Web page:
I started joining them a few weeks ago in the classes they have during the Sunday morning service. I also got to go to a pool party they had this past Sunday. I'm talking w/ the youth pastor to see what service opportunities are available (teaching, planning activities, etc.). It's definitely a different feel than the last youth group I was involved with, carrying with it a new set of challenges. I'm enjoying it, though, looking forward to what lies ahead, and thankful that God is, once again, giving me the desires of my heart.

Wednesday, May 26, 2010

It happened for the first time.

So I've been up here in PA for a little over a year now. I visit home quite frequently as it's not even three hours away, but of course most of my time is spent near the rolling hills and pastures of Amish country. Now this isn't the first time I've lived for an extended period of time away from home (there was that year I spent mostly in Arkansas and on some travels, and let's not forget the better part of a year and 1/2 that I spent in Richmond), but what hit me as I finally made it into Herndon on Mother's Day came quite unexpectedly - the official feeling that I was no longer "visiting home", just visiting Herndon. I love making the drive down to see friends and family, but it no longer feels like home to me. It truly was an awesome and sobering experience. PA is where I am, and it is where I belong.

As I look back on the year and two months that now trail behind me, I'm so glad I made the move up here. It was nice getting to spend the majority of my twenties being a "Tarzan visionary", as I call it (i.e. "Lemme swing over here, check this out, and see how it looks. Cool, now I'm going to swing over there and see what that looks like."), but I can honestly say that I've come to a place of rest now where I can commit to something practical over the long-term, not just a "vision" that will come into fruition at some point in the future. I guess this is all part of growing up, something that we never stop doing (or at least never should). I'm enjoying learning what it means to mature without losing a childlike heart. Thank You, God, for Your direction in my life.

"The LORD is my shepherd; I shall not want. He maketh me to lie down in green pastures: he leadeth me beside the still waters. He restoreth my soul: he leadeth me in the paths of righteousness for his name's sake. Yea, though I walk through the valley of the shadow of death, I will fear no evil: for thou [art] with me; thy rod and thy staff they comfort me. Thou preparest a table before me in the presence of mine enemies: thou anointest my head with oil; my cup runneth over. Surely goodness and mercy shall follow me all the days of my life: and I will dwell in the house of the LORD for ever." - Psalm 23 (KJV)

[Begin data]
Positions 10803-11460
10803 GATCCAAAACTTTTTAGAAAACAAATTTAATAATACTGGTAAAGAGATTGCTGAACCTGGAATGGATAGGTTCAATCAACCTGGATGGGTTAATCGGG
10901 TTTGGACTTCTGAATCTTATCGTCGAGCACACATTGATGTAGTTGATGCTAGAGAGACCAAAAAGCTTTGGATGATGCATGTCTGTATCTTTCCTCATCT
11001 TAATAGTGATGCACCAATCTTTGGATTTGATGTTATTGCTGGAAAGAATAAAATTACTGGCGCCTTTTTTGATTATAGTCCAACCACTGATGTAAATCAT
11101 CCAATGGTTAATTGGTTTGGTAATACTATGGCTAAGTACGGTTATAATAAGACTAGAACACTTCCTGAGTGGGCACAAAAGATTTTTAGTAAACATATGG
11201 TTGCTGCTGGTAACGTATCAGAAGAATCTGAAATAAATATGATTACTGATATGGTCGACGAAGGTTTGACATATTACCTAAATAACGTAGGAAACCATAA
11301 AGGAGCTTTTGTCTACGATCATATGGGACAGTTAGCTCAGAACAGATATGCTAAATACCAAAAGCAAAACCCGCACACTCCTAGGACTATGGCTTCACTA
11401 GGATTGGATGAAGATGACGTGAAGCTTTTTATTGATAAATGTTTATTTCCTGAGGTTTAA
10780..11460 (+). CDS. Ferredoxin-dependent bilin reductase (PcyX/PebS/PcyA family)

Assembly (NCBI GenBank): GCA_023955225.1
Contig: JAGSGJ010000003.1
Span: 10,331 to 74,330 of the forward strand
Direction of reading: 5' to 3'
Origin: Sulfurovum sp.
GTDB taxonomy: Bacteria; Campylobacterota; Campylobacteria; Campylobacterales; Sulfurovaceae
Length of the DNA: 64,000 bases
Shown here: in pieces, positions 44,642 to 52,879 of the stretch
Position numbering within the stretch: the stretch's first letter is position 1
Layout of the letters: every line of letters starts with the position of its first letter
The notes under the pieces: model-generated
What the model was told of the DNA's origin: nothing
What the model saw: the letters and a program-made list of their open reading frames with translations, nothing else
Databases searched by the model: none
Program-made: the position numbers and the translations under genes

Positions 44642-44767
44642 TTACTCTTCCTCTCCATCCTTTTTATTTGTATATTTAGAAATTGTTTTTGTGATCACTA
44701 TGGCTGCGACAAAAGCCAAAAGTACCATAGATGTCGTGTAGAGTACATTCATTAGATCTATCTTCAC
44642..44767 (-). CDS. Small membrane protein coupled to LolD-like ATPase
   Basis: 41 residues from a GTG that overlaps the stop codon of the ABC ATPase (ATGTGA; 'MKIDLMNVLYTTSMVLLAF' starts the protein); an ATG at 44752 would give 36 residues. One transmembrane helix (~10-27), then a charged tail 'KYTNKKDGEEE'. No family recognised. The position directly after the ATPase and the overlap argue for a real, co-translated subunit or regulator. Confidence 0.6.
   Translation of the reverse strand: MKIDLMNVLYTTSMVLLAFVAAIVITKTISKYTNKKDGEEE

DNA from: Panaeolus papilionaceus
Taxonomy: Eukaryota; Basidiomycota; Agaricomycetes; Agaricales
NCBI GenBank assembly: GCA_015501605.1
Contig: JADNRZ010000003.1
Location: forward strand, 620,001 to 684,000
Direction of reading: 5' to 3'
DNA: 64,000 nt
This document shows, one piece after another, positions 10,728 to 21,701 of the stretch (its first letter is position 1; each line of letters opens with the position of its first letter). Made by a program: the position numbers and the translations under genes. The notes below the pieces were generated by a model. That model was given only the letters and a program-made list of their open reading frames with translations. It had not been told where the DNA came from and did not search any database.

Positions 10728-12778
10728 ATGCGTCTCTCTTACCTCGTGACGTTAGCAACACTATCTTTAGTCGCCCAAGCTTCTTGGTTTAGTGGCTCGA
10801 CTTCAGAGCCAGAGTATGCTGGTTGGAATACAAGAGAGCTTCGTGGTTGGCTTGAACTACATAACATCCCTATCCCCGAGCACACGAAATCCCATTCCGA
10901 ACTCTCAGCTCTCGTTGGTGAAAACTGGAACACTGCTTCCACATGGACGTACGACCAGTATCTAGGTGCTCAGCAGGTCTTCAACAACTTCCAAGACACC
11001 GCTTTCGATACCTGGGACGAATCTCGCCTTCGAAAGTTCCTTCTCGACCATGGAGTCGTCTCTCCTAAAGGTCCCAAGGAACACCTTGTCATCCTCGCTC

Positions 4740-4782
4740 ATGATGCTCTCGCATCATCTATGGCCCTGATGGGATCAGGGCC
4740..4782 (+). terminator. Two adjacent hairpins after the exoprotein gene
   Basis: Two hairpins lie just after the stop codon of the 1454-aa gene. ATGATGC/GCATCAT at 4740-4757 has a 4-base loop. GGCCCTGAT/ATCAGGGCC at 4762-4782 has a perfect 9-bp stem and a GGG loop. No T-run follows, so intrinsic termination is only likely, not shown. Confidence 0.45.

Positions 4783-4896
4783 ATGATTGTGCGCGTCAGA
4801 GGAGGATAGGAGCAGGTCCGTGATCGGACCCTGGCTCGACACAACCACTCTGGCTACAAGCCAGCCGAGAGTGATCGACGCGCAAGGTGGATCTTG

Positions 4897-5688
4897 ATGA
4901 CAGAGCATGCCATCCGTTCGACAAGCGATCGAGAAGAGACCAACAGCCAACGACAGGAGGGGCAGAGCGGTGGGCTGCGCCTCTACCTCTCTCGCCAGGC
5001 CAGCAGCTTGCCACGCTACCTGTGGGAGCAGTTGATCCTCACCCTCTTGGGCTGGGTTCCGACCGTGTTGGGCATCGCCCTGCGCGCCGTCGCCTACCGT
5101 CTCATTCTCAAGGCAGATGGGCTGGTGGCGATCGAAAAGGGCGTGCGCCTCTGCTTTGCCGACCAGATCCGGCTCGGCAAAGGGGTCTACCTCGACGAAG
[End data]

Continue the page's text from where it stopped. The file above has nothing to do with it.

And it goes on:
Dehydration (Another worship song written in spring '07)

"O God, You are my God. I will seek You early in the morning. My soul thirsts for You, my flesh longs for You in a dry and thirsty land where there is no water." - Psalm 63:1


I am a desperate man

Hungering for truth

Thirsting for it like water

As I wander through this desert

This desert of Your presence

(Where are You?)

This desert of Your presence

(Where are You?)

Please hear my cry

And quiet these raging waters in my soul

They're drowning me away

They're drowning me away

This can't be Your will

You that made me in Your image

I am Your child and I know

You still have a sovereign plan

I am still in Your hand

So please answer this desperation

That I may understand

The things that come between us

That leave me in this paralyzing state

Oh, God Who raised the dead

I'll trust every word that You said

But only by a strength that comes from You

So hear me now and answer the cries of my heart

Touch me Lord, and give me a fire anew

That I may serve You

For I am Your child

I know this is true

And what would I be without You?

Without You, what would I be?

What would I be?

What would I be?

What would I be?

"My God! My God! Why have You forsaken me?" (Psalm 22:1a; Matthew 27:46c; Mark 15:34c)

Friday, April 30, 2010

Whisper (A worship song written in spring of '07)

"To some G-d calls in a whisper, to others with a shout - depending on how close they are to Him." - Rabbi Nachman of Breslow

"...And, behold, the LORD passed by, and a great and strong wind rent the mountains, and brake in pieces the rocks before the LORD; but the LORD was not in the wind: and after the wind an earthquake; but the LORD was not in the earthquake: And after the earthquake a fire; but the LORD was not in the fire: and after the fire a still small voice. And it was so, when Elijah heard it, that he wrapped his face in his mantle, and went out, and stood in the entering in of the cave...," - I Kings 19:11b-13a (KJV)


I heard a distant echo
From the caverns of my heart
I had to listen closely just to find out what it was
The sound was my desire crying out to You, saying,
"Speak here in a whisper."

So here I am before Your feet
Waiting patiently to hear
In silence I will listen and obey,
But if I turned my back on You
And ran so far away
Would You still call me in the thunder
Like You did before in days of long ago?

So call me in the thunder
And draw me back to You
Kiss the tears as they run down my face
And as You hold me near You
Pour Yourself out on me
And fill these empty caverns crying out
"Speak here in a whisper."
"Speak here in a whisper."
"Speak here in a whisper."
"Speak here in a whisper."